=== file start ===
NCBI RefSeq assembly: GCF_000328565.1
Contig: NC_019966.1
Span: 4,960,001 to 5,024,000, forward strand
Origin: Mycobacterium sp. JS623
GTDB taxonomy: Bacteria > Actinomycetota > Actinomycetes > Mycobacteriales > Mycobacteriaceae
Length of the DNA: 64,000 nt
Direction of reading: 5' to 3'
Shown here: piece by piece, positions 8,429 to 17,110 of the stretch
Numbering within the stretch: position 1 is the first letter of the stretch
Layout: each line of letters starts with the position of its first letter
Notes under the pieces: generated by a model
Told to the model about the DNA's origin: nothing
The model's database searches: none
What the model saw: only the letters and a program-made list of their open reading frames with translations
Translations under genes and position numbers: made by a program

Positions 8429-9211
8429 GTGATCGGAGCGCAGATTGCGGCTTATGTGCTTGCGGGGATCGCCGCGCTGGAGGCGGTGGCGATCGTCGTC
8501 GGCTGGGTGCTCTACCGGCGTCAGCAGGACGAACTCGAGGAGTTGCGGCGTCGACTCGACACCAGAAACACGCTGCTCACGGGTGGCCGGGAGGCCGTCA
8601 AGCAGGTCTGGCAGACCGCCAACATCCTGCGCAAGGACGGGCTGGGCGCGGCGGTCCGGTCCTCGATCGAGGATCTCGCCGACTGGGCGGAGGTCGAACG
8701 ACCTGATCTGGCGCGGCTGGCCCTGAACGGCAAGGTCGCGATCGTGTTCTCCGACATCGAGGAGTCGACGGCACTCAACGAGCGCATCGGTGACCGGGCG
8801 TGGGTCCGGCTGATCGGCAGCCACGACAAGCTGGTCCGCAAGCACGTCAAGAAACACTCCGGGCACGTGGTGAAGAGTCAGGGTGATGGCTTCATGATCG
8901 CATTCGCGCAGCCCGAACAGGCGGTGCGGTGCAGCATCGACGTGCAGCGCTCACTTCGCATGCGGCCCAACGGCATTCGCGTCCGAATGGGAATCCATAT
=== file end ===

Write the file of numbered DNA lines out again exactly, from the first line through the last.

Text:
NCBI RefSeq assembly: GCF_000328565.1
Contig: NC_019966.1
Span: 4,960,001 to 5,024,000, forward strand
Origin: Mycobacterium sp. JS623
GTDB taxonomy: Bacteria > Actinomycetota > Actinomycetes > Mycobacteriales > Mycobacteriaceae
Length of the DNA: 64,000 nt
Direction of reading: 5' to 3'
Shown here: piece by piece, positions 8,429 to 17,110 of the stretch
Numbering within the stretch: position 1 is the first letter of the stretch
Layout: each line of letters starts with the position of its first letter
Notes under the pieces: generated by a model
Told to the model about the DNA's origin: nothing
The model's database searches: none
What the model saw: only the letters and a program-made list of their open reading frames with translations
Translations under genes and position numbers: made by a program

Positions 8429-9211
8429 GTGATCGGAGCGCAGATTGCGGCTTATGTGCTTGCGGGGATCGCCGCGCTGGAGGCGGTGGCGATCGTCGTC
8501 GGCTGGGTGCTCTACCGGCGTCAGCAGGACGAACTCGAGGAGTTGCGGCGTCGACTCGACACCAGAAACACGCTGCTCACGGGTGGCCGGGAGGCCGTCA
8601 AGCAGGTCTGGCAGACCGCCAACATCCTGCGCAAGGACGGGCTGGGCGCGGCGGTCCGGTCCTCGATCGAGGATCTCGCCGACTGGGCGGAGGTCGAACG
8701 ACCTGATCTGGCGCGGCTGGCCCTGAACGGCAAGGTCGCGATCGTGTTCTCCGACATCGAGGAGTCGACGGCACTCAACGAGCGCATCGGTGACCGGGCG
8801 TGGGTCCGGCTGATCGGCAGCCACGACAAGCTGGTCCGCAAGCACGTCAAGAAACACTCCGGGCACGTGGTGAAGAGTCAGGGTGATGGCTTCATGATCG
8901 CATTCGCGCAGCCCGAACAGGCGGTGCGGTGCAGCATCGACGTGCAGCGCTCACTTCGCATGCGGCCCAACGGCATTCGCGTCCGAATGGGAATCCATAT